The COVID-19 pandemic resulted in improved collaboration and coordination in the care for older people living at home and in residential settings in the Netherlands. This was mainly due to the accelerated integration of social care services with out-of-hours primary care services. These are the main findings contained in the Vilans publication, ‘Expanding Access for Older People Through Out-of-Hours Primary Care’.
The publication is the Netherlands’ contribution to a series of Country Vignettes organised by the World Health Organization (WHO), called ‘Transforming Primary Health Care During the Pandemic’. The series illustrates the continued importance and transformation of primary health care across the European Region by capturing pragmatic solutions and describing policy instruments that European countries have implemented to strengthen the role of primary health care and maintain essential health services.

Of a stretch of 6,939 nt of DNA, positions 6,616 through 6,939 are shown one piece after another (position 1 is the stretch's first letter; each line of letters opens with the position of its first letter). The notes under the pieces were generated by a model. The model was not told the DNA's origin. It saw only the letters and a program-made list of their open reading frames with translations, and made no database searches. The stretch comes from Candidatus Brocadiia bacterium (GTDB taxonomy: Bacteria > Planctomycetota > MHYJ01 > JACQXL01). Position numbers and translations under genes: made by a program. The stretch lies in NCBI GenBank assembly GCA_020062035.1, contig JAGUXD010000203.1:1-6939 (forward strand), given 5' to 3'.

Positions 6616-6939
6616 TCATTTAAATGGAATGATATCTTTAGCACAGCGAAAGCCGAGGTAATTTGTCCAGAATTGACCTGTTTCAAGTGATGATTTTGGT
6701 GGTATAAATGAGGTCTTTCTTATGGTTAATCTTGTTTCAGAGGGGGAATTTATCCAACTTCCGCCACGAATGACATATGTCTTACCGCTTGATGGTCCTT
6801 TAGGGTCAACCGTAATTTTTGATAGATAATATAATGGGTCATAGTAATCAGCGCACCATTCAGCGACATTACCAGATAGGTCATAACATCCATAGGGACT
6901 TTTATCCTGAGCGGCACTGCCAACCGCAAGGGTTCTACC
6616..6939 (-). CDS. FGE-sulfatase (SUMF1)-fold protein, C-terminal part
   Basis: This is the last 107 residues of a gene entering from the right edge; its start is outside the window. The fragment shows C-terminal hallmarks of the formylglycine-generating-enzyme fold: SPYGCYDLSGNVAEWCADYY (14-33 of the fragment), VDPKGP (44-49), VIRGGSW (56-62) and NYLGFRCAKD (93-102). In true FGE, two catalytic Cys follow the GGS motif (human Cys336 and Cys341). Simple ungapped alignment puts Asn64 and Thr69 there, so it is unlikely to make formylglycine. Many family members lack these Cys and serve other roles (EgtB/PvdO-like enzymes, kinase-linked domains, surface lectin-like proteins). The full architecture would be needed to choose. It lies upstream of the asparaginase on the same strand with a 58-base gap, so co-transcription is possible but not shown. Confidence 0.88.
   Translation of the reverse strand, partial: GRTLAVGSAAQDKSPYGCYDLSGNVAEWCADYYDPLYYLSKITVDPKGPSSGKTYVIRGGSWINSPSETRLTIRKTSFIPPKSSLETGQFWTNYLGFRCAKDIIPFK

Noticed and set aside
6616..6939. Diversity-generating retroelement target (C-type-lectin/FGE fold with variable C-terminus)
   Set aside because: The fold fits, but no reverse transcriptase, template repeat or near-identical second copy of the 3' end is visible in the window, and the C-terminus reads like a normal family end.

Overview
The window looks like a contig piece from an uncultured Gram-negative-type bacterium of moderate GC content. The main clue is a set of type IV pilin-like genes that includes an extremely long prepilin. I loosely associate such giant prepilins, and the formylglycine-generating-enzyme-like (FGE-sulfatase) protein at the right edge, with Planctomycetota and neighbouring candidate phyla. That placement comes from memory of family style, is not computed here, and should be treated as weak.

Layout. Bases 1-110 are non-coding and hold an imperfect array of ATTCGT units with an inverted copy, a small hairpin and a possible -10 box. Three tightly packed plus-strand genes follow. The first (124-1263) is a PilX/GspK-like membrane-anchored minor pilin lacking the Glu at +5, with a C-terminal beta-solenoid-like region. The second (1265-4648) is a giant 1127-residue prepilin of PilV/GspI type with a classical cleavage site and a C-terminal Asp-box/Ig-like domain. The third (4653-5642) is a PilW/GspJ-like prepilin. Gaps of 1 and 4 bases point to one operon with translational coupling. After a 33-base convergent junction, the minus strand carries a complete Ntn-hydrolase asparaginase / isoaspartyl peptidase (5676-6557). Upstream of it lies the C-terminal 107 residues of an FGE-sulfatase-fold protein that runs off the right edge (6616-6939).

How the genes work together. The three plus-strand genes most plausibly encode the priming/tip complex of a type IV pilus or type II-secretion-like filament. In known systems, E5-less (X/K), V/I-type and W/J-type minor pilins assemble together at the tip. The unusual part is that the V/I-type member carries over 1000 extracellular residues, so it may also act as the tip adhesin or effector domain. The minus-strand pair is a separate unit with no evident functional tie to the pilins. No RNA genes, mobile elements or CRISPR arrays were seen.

Ability to adapt kept older people safe and put less strain on hospitals
‘Expanding Access for Older People Through Out-of-Hours Primary Care’ was prepared by a Vilans research team, lead by Prof. Henk Nies, Vilans Director of Strategy and Professor of Organisation and Policy in Long-term Care at Vrije Universiteit (VU) Amsterdam). Prof. Nies says the ability of the most important providers of out-of-hours care to quickly adapt, significantly contributed to keeping older people safe by managing placement logistics and equipment so they could be cared for in the community. This also improved their quality of life and put less strain on hospitals.
The publication looks at the main areas of collaboration between out-of-hours primary medical care and out-of-hours home care in the Netherlands and describes the adjustments made to scale up their services to meet the needs of older people during the pandemic.
- Read the WHO Netherlands Country Vignette: Expanding Access for Older People Through Out-of-Hours Primary Care